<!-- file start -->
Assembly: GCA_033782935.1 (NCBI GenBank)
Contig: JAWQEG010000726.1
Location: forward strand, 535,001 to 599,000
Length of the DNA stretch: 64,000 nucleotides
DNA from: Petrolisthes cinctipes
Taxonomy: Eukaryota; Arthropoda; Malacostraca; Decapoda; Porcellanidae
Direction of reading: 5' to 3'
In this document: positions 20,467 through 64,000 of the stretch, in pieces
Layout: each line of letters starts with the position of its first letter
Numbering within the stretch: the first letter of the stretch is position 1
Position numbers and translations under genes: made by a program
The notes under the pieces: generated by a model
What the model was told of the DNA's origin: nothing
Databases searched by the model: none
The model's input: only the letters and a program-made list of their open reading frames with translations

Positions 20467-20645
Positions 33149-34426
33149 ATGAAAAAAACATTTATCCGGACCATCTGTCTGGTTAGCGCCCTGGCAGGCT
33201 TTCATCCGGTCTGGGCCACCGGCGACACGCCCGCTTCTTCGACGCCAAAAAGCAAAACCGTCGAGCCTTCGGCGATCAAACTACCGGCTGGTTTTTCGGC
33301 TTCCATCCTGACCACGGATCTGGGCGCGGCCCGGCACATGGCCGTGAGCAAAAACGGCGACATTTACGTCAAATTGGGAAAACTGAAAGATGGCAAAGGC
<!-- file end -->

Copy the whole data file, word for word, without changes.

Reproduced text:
Assembly: GCA_033782935.1 (NCBI GenBank)
Contig: JAWQEG010000726.1
Location: forward strand, 535,001 to 599,000
Length of the DNA stretch: 64,000 nucleotides
DNA from: Petrolisthes cinctipes
Taxonomy: Eukaryota; Arthropoda; Malacostraca; Decapoda; Porcellanidae
Direction of reading: 5' to 3'
In this document: positions 20,467 through 64,000 of the stretch, in pieces
Layout: each line of letters starts with the position of its first letter
Numbering within the stretch: the first letter of the stretch is position 1
Position numbers and translations under genes: made by a program
The notes under the pieces: generated by a model
What the model was told of the DNA's origin: nothing
Databases searched by the model: none
The model's input: only the letters and a program-made list of their open reading frames with translations

Positions 20467-20645
Positions 33149-34426
33149 ATGAAAAAAACATTTATCCGGACCATCTGTCTGGTTAGCGCCCTGGCAGGCT
33201 TTCATCCGGTCTGGGCCACCGGCGACACGCCCGCTTCTTCGACGCCAAAAAGCAAAACCGTCGAGCCTTCGGCGATCAAACTACCGGCTGGTTTTTCGGC
33301 TTCCATCCTGACCACGGATCTGGGCGCGGCCCGGCACATGGCCGTGAGCAAAAACGGCGACATTTACGTCAAATTGGGAAAACTGAAAGATGGCAAAGGC